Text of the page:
Diary entry from a lion in the back of a wardrobe, May 10, 2023:
It’s been a long day, entre-nous. My dreams are toothless, gold, and the quiet unnerves me; I’m worse for wear. We’re all sinking, making covenants with the idea that we’re not struck down by uneasiness, which is always compelling. What’s something fantastic? I wouldn’t know — there is no bigger picture. I’m a person with many crimes, countless undiscovered, and time’s run out on most of them, which is fine by me. You can never wholly trust that things will stay the same, that people remain the same, or that ideas will endure because they never do. It’s a pretty impressive subterfuge, and I more or less wheeze in admiration at the cleverness of it all. Twenty thousand miles have passed since my last self-iteration from the week before last, and strengthening the resolve to toughen gets weaker by the hour. Surviving is the same as living, no matter what they say.
Catching a second or third gale wind for her solo show at Lafayette Anticipations, American artist and musician Issy Wood pulls up to the curb in a mile-long Paris cab with mile-long radiance. Hers is a light that shatters and kills. Wood has spent many hours making abjection a nom de plume, but it’s a far sweeter, exigent wildness that coolly watermarks her figurative work, books, and music albums — nothing’s more depressing than a total Renaissance woman. She’s so disgustingly countable and reliable, fingers in every goddam pie, licking them with sequined tongue and time-traveling ash, searching for ways to control the world and herself with all its many iterations. How many horoscopes does a person really need?
Bidding is closed
Issy Wood swings wildly from a state of sheer and inexplicable ecstasy to inhabiting Sylvia Plath, who was writing early dawn, getting into petty disagreements with herself before her babies woke. Making art is a dangerous endeavor. Laying down on a bed wearing blue-valentine veneer in her painting Rory, Lying In (2015) is a raven-haired girl, asleep or dead; you never really know. Ambivalence is a far-sighted pursuit. The painted figure looks relieved, quite frankly. Relief from a lifetime seized by shy springtime winds and the lukewarm intrusions of attention, its every unwelcome incarnation unraveling like a long listless survey piece. She hasn’t much time to weigh the alchemic gains and losses of moody-blue life and sapphire death. Muddied light refractions kiss her olive face in Rabelaisian gestures, back hunched, cloaked in defeat, and unmade sheets pressed stiff with cornstarch, stardust, and halogenic chlorine. Lady Rory will miss some people who warmed lifeless cockles with restraint and quiet notions, but they’re now out of reach, and it cannot be helped. It’s a figurative reminder that grief needs to be transactional, that grief is not transient nor contingent, and that grief craves language, even if that language is simply an acknowledgment of not having adequate language. A languid raven-girl with a passion for emptiness and nonexistence, but it’s scant compensation when the emptying is done without your consent. She’ll try to try again, to rise like Lady Lazarus, scrawl on millions of white filaments, peel off the frost of midnight and make her own glitter of seas. She lifts seashells to her ears and watches the light turn coral. She’s almost completely nocturnal now.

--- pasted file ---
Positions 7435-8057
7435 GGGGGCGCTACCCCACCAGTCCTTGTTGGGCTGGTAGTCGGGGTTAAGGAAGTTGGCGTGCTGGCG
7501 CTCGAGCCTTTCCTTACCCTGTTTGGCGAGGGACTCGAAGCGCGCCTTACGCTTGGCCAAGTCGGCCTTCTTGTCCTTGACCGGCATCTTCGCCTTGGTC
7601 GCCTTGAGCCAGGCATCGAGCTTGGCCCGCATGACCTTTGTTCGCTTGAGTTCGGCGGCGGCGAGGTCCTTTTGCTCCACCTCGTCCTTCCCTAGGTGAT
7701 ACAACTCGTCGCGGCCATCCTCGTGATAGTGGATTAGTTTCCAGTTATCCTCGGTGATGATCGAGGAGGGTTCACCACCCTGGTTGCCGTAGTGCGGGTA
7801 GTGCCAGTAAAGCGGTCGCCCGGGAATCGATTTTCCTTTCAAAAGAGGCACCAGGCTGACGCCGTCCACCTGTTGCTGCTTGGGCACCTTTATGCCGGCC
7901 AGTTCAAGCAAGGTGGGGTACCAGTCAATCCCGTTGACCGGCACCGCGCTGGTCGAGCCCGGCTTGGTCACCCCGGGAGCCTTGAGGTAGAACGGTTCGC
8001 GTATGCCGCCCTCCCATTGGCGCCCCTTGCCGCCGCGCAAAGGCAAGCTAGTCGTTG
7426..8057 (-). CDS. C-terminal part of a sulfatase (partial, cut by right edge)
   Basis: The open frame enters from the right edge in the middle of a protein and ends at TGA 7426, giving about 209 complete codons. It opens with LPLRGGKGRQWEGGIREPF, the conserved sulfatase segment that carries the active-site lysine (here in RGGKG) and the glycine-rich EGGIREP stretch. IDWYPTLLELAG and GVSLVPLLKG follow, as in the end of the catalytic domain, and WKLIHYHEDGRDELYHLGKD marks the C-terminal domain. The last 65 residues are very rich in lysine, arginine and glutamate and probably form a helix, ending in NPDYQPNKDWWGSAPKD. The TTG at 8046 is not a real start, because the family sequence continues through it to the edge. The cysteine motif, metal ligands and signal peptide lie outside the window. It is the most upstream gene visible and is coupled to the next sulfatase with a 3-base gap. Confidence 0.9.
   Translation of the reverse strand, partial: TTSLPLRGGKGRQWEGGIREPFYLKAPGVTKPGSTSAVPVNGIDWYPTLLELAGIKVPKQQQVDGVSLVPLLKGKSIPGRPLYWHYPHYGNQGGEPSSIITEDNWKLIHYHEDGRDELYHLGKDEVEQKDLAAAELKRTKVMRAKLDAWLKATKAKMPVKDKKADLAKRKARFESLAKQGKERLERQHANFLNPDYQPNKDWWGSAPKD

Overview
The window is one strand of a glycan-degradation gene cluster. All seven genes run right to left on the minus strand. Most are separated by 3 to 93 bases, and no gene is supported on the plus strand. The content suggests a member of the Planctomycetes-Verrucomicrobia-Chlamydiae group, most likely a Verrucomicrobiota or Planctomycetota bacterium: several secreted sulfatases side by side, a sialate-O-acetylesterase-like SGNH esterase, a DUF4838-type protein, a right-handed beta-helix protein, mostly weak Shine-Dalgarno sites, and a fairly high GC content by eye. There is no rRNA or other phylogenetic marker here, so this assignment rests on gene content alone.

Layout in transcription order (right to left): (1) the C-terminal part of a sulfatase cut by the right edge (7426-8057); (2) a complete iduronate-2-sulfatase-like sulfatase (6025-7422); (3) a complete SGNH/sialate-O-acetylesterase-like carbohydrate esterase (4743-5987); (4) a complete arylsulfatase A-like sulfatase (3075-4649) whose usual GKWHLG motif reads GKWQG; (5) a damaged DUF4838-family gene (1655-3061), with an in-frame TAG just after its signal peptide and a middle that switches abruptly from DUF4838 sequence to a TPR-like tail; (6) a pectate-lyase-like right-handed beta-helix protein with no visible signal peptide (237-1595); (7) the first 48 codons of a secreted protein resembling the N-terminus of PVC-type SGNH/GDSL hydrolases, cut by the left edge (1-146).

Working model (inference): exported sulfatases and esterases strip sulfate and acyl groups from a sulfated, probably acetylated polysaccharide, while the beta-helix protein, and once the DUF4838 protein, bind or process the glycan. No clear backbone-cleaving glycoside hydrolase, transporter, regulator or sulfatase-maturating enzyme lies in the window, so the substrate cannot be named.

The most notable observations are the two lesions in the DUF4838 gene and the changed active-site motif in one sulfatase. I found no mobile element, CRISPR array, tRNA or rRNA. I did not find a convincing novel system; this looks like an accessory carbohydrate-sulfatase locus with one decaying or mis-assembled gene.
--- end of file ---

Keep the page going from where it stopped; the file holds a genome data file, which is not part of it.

But that was yesterday
Issy Wood hardly remembers life before, when living was viable momentarily, and she could bank on death being a sibylline deviation. It’s been a long day without you, my bosom friend, sadness. Wood pulls teeth with excruciating slowness in paintings Sore awards 1 (2022), Metal / Diary (2022), and My consequences (2021) for her solo show “Time Sensitive” at Michael Werner Gallery in 2022. My consequences blurs oil onto panne velvet, depicting premolar teeth in metallic gray and crème brûlée. Catching acuity, they are, in fact, impacted wisdom teeth, rotted cavities burrowing deep into the marrow of dental pulp, igniting nerves, arteries, and temperamental veins, setting them on fire. Teeth cannot grow back. Wood is a sensitive artist with just enough artistic wisdom to know that the essence of things is irreplaceable, that the epilogue of agony and its voyage south is unrelenting. Sweeter times materialize most when you’ve started to die.
Days of discipline when we dream of falling.
Struck down by psychological uneasiness and the pointlessness of living, Issy Wood browses in lost places under calcification, metallic air, fainting prasine buffalo, discount lobotomies, and philatelic messages from the afterlife. Her teeth paintings (and there are many) brace themselves with chainmail fillings of zinc and liquid mercury; it’s poison, love philter, thoughtful dementia, palliative care. She’s a slave to unrespectability. Yet mercury is a metal-filling armor that’s visually stable and predictable, with half-lives that she can control: isotopes that will never, can never, deteriorate. At least in her lifetime. Wood’s undeteriorating dedication to molars and leaden decay survives for the front cover of her 2021 EP, If It’s Any Constellation, depicting a set of perfectly aligned canines and incisors with metal braces. Braces, as we know, are a (very) rich man’s sport, but metal braces are for the level rich that can’t quite afford clear, invisible aligners from privately insured, dinero-eyed orthodontists. The NHS has plenty of other necessary medical interventions that they take care of. Just ask them. If there’s any consolation to Wood magnifying the maiming of pliant bodies, it’s that her cover image and lyrics reach for the unwiring of beauty standards that are tortuously concocted, regulated, and politically misaligned. Constellations are unnecessary dot-to-dot diagrams bridging stars close to and far from Earth into eighty-eight moronic pictures of straight-lined animals, objects, or astrology. Which is precisely what Wood isn’t interested in doing. Rocking in the fetal position, Issy Wood explores blind deference and intractability through dentistry (and the embarrassment of horoscopes), highlighting caustic beauty ideals and socioeconomic disparities that orbit our unconscious and are so ingrained in the social fabric that it’s hardly remembered. Wood appears to care about the starry-eyed dilations of patriarchal evisceration so much that she takes the time to (finally) capitalize one of her titles. She pulls a grotesque face at the astral controls and deposits of the patriarchy, and if a sudden wind should change, it’d stay that way. Total success.